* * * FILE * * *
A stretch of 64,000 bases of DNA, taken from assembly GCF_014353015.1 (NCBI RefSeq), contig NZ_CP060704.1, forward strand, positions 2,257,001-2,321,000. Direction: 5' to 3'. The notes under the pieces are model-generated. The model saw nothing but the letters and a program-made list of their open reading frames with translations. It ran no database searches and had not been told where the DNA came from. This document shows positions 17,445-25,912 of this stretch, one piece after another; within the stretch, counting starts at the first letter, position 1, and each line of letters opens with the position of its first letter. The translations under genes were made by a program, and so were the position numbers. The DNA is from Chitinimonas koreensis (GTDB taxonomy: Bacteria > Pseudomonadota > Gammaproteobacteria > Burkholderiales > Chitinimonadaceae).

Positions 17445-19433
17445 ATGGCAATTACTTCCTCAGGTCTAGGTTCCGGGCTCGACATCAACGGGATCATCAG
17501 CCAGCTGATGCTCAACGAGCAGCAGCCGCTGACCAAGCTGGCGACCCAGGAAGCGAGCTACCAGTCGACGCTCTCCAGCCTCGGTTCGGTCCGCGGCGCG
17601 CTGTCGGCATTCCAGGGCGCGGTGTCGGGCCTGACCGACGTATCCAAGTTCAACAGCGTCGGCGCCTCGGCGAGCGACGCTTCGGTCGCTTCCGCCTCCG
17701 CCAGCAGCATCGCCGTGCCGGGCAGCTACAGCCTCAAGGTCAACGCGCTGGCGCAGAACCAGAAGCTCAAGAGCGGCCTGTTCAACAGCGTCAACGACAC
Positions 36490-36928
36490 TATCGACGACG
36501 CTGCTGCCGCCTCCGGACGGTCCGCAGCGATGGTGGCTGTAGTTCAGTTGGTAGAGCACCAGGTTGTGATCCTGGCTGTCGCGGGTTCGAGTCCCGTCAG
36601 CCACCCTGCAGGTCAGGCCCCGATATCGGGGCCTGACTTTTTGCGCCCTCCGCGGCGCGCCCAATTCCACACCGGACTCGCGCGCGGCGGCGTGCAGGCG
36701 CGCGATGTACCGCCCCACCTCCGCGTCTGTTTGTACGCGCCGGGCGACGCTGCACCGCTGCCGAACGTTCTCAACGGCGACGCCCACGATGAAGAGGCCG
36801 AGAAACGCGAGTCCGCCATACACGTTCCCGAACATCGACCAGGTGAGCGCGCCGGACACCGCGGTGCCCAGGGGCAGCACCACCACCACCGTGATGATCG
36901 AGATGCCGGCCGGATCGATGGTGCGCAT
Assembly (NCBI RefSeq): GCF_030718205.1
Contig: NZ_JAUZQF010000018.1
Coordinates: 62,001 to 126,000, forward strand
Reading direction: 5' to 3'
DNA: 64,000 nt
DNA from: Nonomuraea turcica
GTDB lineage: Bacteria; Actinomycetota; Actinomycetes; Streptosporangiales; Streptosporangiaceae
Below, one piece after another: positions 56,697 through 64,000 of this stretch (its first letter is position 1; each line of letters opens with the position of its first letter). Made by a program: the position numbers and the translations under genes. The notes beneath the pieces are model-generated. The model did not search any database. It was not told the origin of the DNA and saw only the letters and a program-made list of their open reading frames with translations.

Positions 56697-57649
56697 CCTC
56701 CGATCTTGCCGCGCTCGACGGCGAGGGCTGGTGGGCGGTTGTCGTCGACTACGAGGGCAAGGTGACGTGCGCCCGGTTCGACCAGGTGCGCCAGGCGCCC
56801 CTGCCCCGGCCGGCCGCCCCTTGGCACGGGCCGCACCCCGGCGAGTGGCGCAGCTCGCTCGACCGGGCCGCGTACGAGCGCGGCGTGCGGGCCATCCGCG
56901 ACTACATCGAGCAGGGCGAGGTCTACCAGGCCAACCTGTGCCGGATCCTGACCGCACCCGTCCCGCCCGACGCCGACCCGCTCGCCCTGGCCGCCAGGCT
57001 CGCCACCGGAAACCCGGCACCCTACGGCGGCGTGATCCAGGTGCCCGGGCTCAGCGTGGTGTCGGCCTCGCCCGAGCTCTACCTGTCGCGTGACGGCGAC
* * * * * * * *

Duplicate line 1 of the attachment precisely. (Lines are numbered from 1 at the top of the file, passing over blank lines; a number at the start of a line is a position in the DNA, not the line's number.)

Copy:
A stretch of 64,000 bases of DNA, taken from assembly GCF_014353015.1 (NCBI RefSeq), contig NZ_CP060704.1, forward strand, positions 2,257,001-2,321,000. Direction: 5' to 3'. The notes under the pieces are model-generated. The model saw nothing but the letters and a program-made list of their open reading frames with translations. It ran no database searches and had not been told where the DNA came from. This document shows positions 17,445-25,912 of this stretch, one piece after another; within the stretch, counting starts at the first letter, position 1, and each line of letters opens with the position of its first letter. The translations under genes were made by a program, and so were the position numbers. The DNA is from Chitinimonas koreensis (GTDB taxonomy: Bacteria > Pseudomonadota > Gammaproteobacteria > Burkholderiales > Chitinimonadaceae).